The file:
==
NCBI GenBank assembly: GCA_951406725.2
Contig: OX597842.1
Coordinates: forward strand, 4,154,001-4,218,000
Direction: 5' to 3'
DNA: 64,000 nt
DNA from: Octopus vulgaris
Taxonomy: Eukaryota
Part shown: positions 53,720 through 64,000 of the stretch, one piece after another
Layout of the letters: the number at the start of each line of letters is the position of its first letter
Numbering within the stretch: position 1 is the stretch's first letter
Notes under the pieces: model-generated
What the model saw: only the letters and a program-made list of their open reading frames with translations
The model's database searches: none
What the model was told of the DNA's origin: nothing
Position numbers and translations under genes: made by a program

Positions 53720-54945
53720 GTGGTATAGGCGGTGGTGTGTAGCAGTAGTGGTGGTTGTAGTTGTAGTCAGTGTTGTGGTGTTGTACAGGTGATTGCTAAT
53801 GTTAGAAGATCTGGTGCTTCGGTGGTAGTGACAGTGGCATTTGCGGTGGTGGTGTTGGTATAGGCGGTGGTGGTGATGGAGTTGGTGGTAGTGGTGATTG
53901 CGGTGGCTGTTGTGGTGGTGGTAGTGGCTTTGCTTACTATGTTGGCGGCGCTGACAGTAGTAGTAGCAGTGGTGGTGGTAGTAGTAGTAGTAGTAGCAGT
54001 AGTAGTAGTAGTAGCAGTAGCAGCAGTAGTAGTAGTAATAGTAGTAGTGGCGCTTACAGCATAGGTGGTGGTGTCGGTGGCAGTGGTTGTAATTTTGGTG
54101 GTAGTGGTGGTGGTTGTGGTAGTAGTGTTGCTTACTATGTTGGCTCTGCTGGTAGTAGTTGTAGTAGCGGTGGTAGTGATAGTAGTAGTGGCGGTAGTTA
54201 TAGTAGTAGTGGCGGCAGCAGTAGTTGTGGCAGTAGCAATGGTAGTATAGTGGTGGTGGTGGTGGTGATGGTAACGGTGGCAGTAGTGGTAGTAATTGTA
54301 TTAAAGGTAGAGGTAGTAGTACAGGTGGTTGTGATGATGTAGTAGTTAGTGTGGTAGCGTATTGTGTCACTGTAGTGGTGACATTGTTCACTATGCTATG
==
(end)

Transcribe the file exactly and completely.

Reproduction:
NCBI GenBank assembly: GCA_951406725.2
Contig: OX597842.1
Coordinates: forward strand, 4,154,001-4,218,000
Direction: 5' to 3'
DNA: 64,000 nt
DNA from: Octopus vulgaris
Taxonomy: Eukaryota
Part shown: positions 53,720 through 64,000 of the stretch, one piece after another
Layout of the letters: the number at the start of each line of letters is the position of its first letter
Numbering within the stretch: position 1 is the stretch's first letter
Notes under the pieces: model-generated
What the model saw: only the letters and a program-made list of their open reading frames with translations
The model's database searches: none
What the model was told of the DNA's origin: nothing
Position numbers and translations under genes: made by a program

Positions 53720-54945
53720 GTGGTATAGGCGGTGGTGTGTAGCAGTAGTGGTGGTTGTAGTTGTAGTCAGTGTTGTGGTGTTGTACAGGTGATTGCTAAT
53801 GTTAGAAGATCTGGTGCTTCGGTGGTAGTGACAGTGGCATTTGCGGTGGTGGTGTTGGTATAGGCGGTGGTGGTGATGGAGTTGGTGGTAGTGGTGATTG
53901 CGGTGGCTGTTGTGGTGGTGGTAGTGGCTTTGCTTACTATGTTGGCGGCGCTGACAGTAGTAGTAGCAGTGGTGGTGGTAGTAGTAGTAGTAGTAGCAGT
54001 AGTAGTAGTAGTAGCAGTAGCAGCAGTAGTAGTAGTAATAGTAGTAGTGGCGCTTACAGCATAGGTGGTGGTGTCGGTGGCAGTGGTTGTAATTTTGGTG
54101 GTAGTGGTGGTGGTTGTGGTAGTAGTGTTGCTTACTATGTTGGCTCTGCTGGTAGTAGTTGTAGTAGCGGTGGTAGTGATAGTAGTAGTGGCGGTAGTTA
54201 TAGTAGTAGTGGCGGCAGCAGTAGTTGTGGCAGTAGCAATGGTAGTATAGTGGTGGTGGTGGTGGTGATGGTAACGGTGGCAGTAGTGGTAGTAATTGTA
54301 TTAAAGGTAGAGGTAGTAGTACAGGTGGTTGTGATGATGTAGTAGTTAGTGTGGTAGCGTATTGTGTCACTGTAGTGGTGACATTGTTCACTATGCTATG